First Ever Q&A! | Part 3: Deaf & ASL

Video: https://youtu.be/RwEsUVra9S4

[Lightly edited transcript from the video.]

Haven’t read part one and part two? Read them first!

Hello and welcome to my first ever Q&A part three. In this one, I will be answering all the questions about being deaf, ASL-related questions. Let’s get started!

Favorite thing about being deaf? My favorite thing about being deaf is that we have a very rich language, culture, community, history. Many people don’t have that. In the deaf community, you’re not limited to one language in most cases. We often know at least two. And it’s so easy to travel and meet a lot of other deaf people in other countries, and have relatively no problem communicating with them. Yes, we have different sign languages, but it’s a lot easier to figure out a way to communicate than people who speak only.

Funniest deaf/hearing culture clash moment? Funniest, I don’t know, but I do really enjoy it when hearing people are shocked at how loud deaf people are. They think, because we can’t hear, it means we’re completely silent. Oh no, no, no. It’s the complete opposite, the complete opposite. We can’t hear. Therefore, we don’t know how much noise we’re making. Also, hearing people think that because we sign, that means we’re quiet when we’re chatting. Ha! Signing makes a lot more noise than you think. Our hands hit each other often, so there’s noise from that. But also, we will hit or slap the table to make a point. If we’re trying to get someone’s attention, we hit things, stomping… We make a lot of noise.

What’s the most judging thing people have done? The person gave an example of asking the interpreter instead of me. Yes, that is a little bit… Really? Hi. I’m here. I see you. You can see me, I know you can. To expand on that, often people think because we’re deaf, it means we don’t have a brain. Not true.

It’s a long comment, but to sum it up: They don’t sign in a group often, so they get tired really fast. They’re wondering how to get through that, so they can socialize and not get tired out, miss half of the conversation. Welcome to our world. I don’t mean that in a mean way, no. I mean, that’s how we feel in the hearing world. We get exhausted from trying to lipread, trying to understand, fill in all the gaps, so that’s how we feel. But really, the only way to through–maybe not only, but only thing I can think of right now–is get involved more often. Practice signing, watch videos of people who sign, reception. Receptive practice is really important. That’s really the only way to not get tired. Keep at it. It’s like a muscle, if you don’t use it, it becomes weak and gets tired easily.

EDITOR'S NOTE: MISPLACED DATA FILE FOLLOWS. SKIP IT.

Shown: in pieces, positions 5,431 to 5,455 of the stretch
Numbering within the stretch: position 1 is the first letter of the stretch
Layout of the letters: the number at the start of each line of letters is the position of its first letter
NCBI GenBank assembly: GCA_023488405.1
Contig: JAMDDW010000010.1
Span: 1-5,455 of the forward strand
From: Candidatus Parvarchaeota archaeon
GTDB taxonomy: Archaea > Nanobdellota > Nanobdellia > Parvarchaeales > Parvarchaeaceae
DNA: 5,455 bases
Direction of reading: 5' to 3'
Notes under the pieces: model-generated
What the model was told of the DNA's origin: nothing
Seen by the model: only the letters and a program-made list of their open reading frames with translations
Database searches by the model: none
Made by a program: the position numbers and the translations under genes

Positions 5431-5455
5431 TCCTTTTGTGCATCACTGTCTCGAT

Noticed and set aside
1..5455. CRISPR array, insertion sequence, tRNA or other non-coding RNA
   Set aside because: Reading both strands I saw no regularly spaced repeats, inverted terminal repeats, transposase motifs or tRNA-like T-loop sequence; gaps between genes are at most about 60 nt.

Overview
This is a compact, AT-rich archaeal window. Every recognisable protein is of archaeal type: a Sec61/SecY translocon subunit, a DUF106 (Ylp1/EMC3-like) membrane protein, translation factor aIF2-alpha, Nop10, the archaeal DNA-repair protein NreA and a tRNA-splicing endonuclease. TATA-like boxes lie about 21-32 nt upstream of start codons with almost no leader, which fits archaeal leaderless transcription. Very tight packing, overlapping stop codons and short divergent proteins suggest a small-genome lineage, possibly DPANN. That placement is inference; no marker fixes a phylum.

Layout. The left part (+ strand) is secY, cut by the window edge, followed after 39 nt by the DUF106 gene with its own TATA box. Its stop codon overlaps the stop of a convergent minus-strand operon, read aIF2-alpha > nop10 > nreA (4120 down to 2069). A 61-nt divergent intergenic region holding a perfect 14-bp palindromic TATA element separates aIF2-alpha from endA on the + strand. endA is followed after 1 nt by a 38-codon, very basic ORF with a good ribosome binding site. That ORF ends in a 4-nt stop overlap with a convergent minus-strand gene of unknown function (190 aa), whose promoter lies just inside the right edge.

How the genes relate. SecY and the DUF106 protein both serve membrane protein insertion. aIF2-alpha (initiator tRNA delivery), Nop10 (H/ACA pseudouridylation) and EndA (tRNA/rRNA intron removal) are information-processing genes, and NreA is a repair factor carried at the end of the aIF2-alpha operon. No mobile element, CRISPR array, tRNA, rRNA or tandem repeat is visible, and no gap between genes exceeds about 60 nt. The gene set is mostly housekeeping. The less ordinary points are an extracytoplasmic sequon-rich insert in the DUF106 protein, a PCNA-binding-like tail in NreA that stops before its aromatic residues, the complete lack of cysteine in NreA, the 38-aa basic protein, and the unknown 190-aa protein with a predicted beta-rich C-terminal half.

Who’s your most idolized deaf person? Well, for who’s alive right now, I would say Haben Girma. This woman is amazing. She graduated Harvard, in law, she’s DeafBlind, she’s a brilliant woman. She’s amazing. If you don’t know who she is, check her out.

How many other sign languages do you know fluently? I kind of answered this in my Q&A part one, but I thought I would add more here, because this is specifically about sign language. Like I mentioned in part one, I know Auslan kind of well. International Sign. Understand this, International Sign is not a language, it’s more of a system. But knowing International is very useful when you travel. With sign language, it’s hard to say what I know “fluently.” Because there are a lot of sign languages that I can understand. Like for example, with LSF (French sign), Dansk Tegnsprog (Danish sign), and a few others. I can understand them if I’m watching a video, or someone’s signing in that language. I can understand it, no problem. But me signing it myself, that’s a different story. So how many I can understand, several. How many I can sign, just ASL, Auslan, and International.

What’s your favorite sign? I know I included this, but I hate this question because it’s like asking what’s your favorite word? I can’t really pick one favorite, but I would say I do really like ASL slang signs. I made a video about that. Because those have no direct translation. A couple of my favorites are [slang:sick] That is a versatile sign. I love it. Second, [finish]. If you know ASL, you can understand that!